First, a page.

Documentaries

Staying Alive: The Art and Science of Living to 100

Thursday, November 12th, 2015

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Photo by Karen Brown/Peter Chilton.

More people are living to a hundred than ever before — twice as many as twenty years ago. And they’re often living quite well – which is why centenarians have become a popular group to study in the science of aging.

Listen here to an audio essay of my quest to meet centenarians in Western Massachusetts and learn the secret to their longevity. Voices of: Arky Markham, Helen Backiel Krok, Althea Cowles and Eva Blondin. (Music by John Townsend.)

This story was first performed as a staged reading at Live Art Magazine in Northampton, MA on Oct. 23, 2015.

To download audio, right-click here

Sequel: Lance and Nina – A Recovering Addict Moves On …

Monday, May 18th, 2015

Lance Rice graduates from ‘drug court’ in Greenfield, Mass., April 2015.

Last Spring, New England Public Radio aired a story about a recovering heroin addict in Turners Falls, Massachusetts, named Lance Rice and the woman whose house he robbed, Nina Rossi.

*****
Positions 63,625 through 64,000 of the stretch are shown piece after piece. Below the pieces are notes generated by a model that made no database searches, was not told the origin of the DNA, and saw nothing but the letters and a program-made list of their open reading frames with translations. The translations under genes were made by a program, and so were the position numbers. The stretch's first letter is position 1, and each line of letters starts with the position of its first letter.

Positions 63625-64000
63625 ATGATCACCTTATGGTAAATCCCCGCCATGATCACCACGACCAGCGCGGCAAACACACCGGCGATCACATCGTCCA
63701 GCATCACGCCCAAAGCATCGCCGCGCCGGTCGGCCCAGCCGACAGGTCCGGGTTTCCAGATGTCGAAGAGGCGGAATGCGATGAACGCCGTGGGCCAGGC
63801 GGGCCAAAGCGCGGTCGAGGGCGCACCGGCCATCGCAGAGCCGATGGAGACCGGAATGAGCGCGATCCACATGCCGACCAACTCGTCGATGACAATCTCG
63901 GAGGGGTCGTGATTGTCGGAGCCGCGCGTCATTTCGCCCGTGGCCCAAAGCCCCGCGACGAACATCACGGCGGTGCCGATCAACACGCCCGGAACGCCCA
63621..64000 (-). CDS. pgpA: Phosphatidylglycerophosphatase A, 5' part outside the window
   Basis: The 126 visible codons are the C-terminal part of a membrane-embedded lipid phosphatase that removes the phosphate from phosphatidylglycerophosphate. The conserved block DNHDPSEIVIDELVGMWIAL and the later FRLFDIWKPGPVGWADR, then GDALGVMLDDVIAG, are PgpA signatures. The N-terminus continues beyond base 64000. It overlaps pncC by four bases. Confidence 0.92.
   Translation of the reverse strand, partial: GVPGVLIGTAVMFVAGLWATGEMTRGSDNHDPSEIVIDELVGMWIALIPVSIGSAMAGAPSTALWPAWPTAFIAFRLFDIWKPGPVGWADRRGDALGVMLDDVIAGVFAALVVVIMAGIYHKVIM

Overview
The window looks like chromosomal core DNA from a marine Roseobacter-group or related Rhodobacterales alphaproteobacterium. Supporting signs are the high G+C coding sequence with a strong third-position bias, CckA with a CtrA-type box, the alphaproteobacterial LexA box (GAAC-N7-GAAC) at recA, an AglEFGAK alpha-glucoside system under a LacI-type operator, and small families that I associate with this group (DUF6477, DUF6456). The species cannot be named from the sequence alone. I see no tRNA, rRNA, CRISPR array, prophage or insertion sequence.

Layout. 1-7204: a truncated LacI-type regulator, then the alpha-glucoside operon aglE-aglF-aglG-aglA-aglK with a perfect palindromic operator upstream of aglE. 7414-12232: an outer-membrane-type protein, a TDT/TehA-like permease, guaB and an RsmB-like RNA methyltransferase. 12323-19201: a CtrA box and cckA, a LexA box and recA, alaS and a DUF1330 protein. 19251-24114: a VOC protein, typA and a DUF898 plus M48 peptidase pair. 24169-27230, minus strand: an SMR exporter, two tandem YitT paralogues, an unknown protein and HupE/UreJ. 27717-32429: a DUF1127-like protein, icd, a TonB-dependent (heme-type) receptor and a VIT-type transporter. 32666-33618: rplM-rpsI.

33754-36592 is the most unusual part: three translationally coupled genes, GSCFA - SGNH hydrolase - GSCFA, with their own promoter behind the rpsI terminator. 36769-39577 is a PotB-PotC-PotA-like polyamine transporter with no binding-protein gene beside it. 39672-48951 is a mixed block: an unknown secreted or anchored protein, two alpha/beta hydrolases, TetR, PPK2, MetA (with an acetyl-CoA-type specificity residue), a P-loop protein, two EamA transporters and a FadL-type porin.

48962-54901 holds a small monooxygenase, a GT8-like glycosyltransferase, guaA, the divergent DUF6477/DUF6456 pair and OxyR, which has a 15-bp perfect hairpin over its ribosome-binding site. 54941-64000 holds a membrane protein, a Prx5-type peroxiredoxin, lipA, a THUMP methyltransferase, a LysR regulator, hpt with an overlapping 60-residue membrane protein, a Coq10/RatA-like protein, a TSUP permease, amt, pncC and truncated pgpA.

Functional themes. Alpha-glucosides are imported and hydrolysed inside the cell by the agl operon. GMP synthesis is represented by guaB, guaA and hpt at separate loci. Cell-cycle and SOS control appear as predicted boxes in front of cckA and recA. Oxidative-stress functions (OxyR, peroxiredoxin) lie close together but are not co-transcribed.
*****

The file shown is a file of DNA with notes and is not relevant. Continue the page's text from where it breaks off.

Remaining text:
Back then, sitting in Rossi’s kitchen, Rice said, “I’m so grateful there’s people like Nina out there, because the normal person would automatically hate somebody who did that to their home.” And Rossi responded, “Well, I did hate you, Lance. We had your picture from the newspaper with ‘F.U.’ written on it on the refrigerator. Cuz we felt violated.”

And yet they forged an unlikely friendship as Rice entered a court program that offers treatment instead of jail.

A year later, many things have evolved – in Rice’s recovery, and in his relationship with Nina Rossi.

To hear the update, visit here.

The Path to Primary Care: Who Will Be The Next Generation of Frontline Doctors?

Thursday, January 29th, 2015

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Remember the grandfatherly doctor who makes house calls and treated three generations of the same family, nursing them through everything from skinned knees to cancer?

For the most part, that Norman Rockwell ideal is long gone, and replaced with busy group practices that usher through patients in 15-minute increments. But even that model is struggling. There simply aren’t enough primary care doctors, period. So when the Affordable Care Act passed in 2010, the government included money to train and inspire a new generation of primary care doctors. Are those efforts working?

For a year, I followed a group  of doctors-in-training in Western Massachusetts as they weighed this major career decision, while trying out the profession first-hand.

This documentary was funded by a fellowship from the Association of Health Care Journalists and the Commonwealth Fund. [Full transcript and photos at NEPR.net]

Listen to Rob Rosenthal’s interview with me on HowSound Podcast, hosted by Transom.org, here.

Read my companion story in the Boston Globe here.

 

And to hear a follow-up feature, which looks at some unconventional, activist efforts to reverse the trend away from primary care, click here.